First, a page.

Written by: Dale Raulerson
Directed by: Macon Blair
Cast: Melanie Lynskey, Elijah Wood, Devon Graye, David Yow, Jane Levy
There is no doubt that Jeremy Saulnier has made a name for himself after last year’s Green Room and the quieter success of Blue Ruin back in 2013. However, quietly riding the waves of that success has been his childhood friend, Macon Blair, who has acted in all of Saulnier’s films so far and is writing collaboratively on Hold the Dark, projected for a 2018 release. What we have here is Blair’s debut directorial feature, which he has also written, and boy does he ever prove that he is just as strong a creative force as Saulnier has been shown to be.
A comparison not to be made lightly, my impression of I Don’t Feel at Home in This World Anymore was that it took great inspiration from the work of Quentin Tarantino. The quirky but dry mannerisms, explosively prominent and vocalized soundtrack, and the mundane but larger than life weight of every character make it an absolute joy of a film and earn the comparison. Blair has crafted a world that is wholly relatable despite its exaggerations and absurdity; which is in no small part thanks to a phenomenal cast.
Melanie Lynskey plays Ruth, a depressed nurse who decides she’s had enough with the world after having her house robbed, and teams up with her quirky neighbor Tony (played by the charming Elijah Wood) to track the thieves down and get justice. Lynskey plays her depression with quiet strength, going through the motions of the day and trying to cope with life as it comes to her despite her feelings of the pointlessness of it all. She has some very strong moments of emotional dialogue that really tug at the heartstrings, and even as the film progresses and she becomes more assertive and passionate, her kindness and desire for goodness in the world remain genuine. Elijah Wood puts on a similarly endearing performance in a role that can only be compared to Dwight Schrute. He too drips with positive energy and warmth, his anger and acts of violence stemming purely from a desire to better the world. His weirdness is allowed to run full tilt, delivering some of the funniest scenes in the movie, while still managing to make you care about him as a person, not just relegating him to the comedic side kick.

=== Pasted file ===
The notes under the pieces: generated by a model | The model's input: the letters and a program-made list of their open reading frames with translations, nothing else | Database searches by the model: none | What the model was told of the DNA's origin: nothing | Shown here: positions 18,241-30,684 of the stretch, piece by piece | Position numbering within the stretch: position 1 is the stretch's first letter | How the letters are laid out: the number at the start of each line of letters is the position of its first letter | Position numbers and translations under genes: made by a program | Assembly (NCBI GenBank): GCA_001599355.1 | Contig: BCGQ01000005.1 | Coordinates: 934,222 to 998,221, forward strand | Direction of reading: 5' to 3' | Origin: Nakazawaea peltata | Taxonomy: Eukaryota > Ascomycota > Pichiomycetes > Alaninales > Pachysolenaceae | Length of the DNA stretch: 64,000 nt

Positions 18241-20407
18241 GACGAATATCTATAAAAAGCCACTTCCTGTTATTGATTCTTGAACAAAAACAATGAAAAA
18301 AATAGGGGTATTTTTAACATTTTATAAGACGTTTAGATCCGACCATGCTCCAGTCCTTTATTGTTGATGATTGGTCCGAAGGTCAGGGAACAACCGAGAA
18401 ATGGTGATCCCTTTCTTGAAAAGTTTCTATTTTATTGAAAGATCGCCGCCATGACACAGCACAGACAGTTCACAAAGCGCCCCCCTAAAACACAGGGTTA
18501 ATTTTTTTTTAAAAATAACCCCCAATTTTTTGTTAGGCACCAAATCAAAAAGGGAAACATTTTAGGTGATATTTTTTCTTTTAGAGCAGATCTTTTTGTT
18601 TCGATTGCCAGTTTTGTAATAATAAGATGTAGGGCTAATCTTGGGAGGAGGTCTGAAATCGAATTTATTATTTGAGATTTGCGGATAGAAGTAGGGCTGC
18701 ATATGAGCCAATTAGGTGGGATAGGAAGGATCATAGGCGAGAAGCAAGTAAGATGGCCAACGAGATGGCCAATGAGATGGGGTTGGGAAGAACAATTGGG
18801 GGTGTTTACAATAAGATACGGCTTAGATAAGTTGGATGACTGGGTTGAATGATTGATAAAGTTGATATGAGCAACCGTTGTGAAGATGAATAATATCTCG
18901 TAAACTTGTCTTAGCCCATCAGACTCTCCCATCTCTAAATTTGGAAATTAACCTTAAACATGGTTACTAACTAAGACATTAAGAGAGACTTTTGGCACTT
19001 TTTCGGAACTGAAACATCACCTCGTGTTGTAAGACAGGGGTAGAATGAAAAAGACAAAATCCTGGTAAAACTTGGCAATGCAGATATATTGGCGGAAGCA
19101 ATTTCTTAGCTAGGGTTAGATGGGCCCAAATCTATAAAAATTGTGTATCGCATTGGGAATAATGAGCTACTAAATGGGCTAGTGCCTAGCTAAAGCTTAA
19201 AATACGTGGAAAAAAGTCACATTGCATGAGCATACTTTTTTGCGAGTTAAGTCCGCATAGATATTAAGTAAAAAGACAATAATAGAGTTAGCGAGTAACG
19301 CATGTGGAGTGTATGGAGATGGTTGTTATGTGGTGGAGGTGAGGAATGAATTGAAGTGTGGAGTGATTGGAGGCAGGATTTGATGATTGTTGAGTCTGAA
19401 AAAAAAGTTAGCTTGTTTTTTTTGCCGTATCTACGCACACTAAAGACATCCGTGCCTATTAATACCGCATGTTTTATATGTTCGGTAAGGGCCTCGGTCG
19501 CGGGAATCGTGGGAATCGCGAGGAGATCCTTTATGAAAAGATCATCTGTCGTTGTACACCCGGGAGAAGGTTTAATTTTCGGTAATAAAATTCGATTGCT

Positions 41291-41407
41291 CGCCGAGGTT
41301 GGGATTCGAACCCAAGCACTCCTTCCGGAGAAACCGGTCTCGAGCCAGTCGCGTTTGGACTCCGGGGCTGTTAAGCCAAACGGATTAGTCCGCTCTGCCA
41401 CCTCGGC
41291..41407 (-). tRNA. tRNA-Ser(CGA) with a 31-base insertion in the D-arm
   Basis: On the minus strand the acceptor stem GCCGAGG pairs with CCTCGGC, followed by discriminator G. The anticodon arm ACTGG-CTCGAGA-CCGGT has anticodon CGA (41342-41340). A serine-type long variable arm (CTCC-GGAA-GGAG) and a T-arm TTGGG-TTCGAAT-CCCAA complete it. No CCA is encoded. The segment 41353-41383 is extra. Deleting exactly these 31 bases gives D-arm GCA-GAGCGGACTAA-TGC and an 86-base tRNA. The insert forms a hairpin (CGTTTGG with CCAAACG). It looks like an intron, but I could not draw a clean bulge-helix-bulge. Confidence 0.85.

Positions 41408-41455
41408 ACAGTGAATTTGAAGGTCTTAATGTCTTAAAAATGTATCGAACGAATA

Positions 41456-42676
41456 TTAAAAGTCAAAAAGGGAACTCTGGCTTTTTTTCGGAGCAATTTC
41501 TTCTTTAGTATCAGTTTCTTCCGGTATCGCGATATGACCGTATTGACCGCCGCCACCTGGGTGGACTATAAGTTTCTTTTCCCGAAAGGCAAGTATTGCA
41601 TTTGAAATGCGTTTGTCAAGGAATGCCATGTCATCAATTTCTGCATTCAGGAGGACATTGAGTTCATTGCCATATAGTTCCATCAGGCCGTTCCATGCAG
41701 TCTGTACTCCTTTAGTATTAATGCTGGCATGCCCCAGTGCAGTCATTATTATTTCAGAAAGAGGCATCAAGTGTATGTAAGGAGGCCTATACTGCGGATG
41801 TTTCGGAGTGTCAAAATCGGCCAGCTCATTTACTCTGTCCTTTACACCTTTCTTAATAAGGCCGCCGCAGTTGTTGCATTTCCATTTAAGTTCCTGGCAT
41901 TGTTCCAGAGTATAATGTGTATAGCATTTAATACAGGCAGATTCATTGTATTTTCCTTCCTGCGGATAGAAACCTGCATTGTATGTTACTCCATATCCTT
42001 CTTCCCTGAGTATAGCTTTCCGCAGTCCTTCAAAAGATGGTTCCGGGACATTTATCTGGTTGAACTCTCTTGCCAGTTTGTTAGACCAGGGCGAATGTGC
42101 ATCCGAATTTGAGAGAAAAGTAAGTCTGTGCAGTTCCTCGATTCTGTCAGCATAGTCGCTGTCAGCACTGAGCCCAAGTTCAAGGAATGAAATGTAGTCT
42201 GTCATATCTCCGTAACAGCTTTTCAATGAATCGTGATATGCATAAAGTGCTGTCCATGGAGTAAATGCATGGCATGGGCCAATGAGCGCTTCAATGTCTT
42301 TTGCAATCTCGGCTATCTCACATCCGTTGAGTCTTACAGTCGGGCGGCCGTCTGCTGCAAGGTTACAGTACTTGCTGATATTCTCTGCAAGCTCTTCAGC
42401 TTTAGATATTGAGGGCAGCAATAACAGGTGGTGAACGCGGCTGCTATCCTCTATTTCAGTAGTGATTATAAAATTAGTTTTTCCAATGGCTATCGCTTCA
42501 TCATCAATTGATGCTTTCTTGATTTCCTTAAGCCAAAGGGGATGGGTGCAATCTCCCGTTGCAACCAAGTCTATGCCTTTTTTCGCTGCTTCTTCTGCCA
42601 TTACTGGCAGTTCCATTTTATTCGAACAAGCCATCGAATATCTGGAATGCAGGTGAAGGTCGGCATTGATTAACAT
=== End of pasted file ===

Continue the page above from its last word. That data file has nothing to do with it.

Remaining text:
The supporting cast is equally amazing here, with even the smallest characters having drastic and prominent actions and dialogue to bring them to life. No character that appears on screen feels wasted or forgettable as they all play key roles in building the world around them. The villains, played by Devon Graye, David Yow, and Jane Levy are all delightfully quirky and menacing. Their introductions are each memorable, and the human element of their faults makes their acts of violence more believable and engrossing as well. The climactic showdown of the movie, not to mention some surprise turns of the plot prior to it, reminded me of Pulp Fiction in how no character was safe in a world where everyone is armed and out to get something.
The visual effects in the film are great, especially the gore special effects. While it is evident that the movie is building up to a tense and wild conclusion, I was still blown away by how out of hand things got and how graphic they made it to be. It’s shocking and weirdly hilarious all the same when someone meets a grisly demise and another character is projectile vomiting in the background. The camera work is enjoyable throughout the film, with some smart transitions and cuts to add energy and impact to the events, and the settings look real and lived in, from the overgrown and rundown block that our leads live on to the massive and glorious mansion where their travels take them later.
The soundtrack is also impeccably picked and utilized, featuring a huge pool of licensed songs from a variety of genres. The energy of every scene is translated perfectly in the sound, and really hammers in that Tarantino vibe. The original music was also good, with a few shining moments, though certainly less memorable overall under the prominence of the other songs.
If I had anything bad to say at all about the movie, it would be the pacing of the final chase sequence, which felt a little awkward with some rapid cuts and overlapping yelling. The scene takes a while and though the its conclusion was entertaining, it was a littler silly even for the rest of the film. That being said, the finale of the film as a whole is both touching and terribly funny, making up for the weakness of any scenes prior.
I have to say that this is continuing the trend of Netflix exclusive titles with exceedingly long names that quietly appear to knock my socks off (see: I Am the Pretty Thing that Lives in the House), and that is a trend I’d love to see continue. I’m excited to see what more Netflix has procured for us, and I’ll definitely be waiting with bated breath to see what Macon Blair directs next.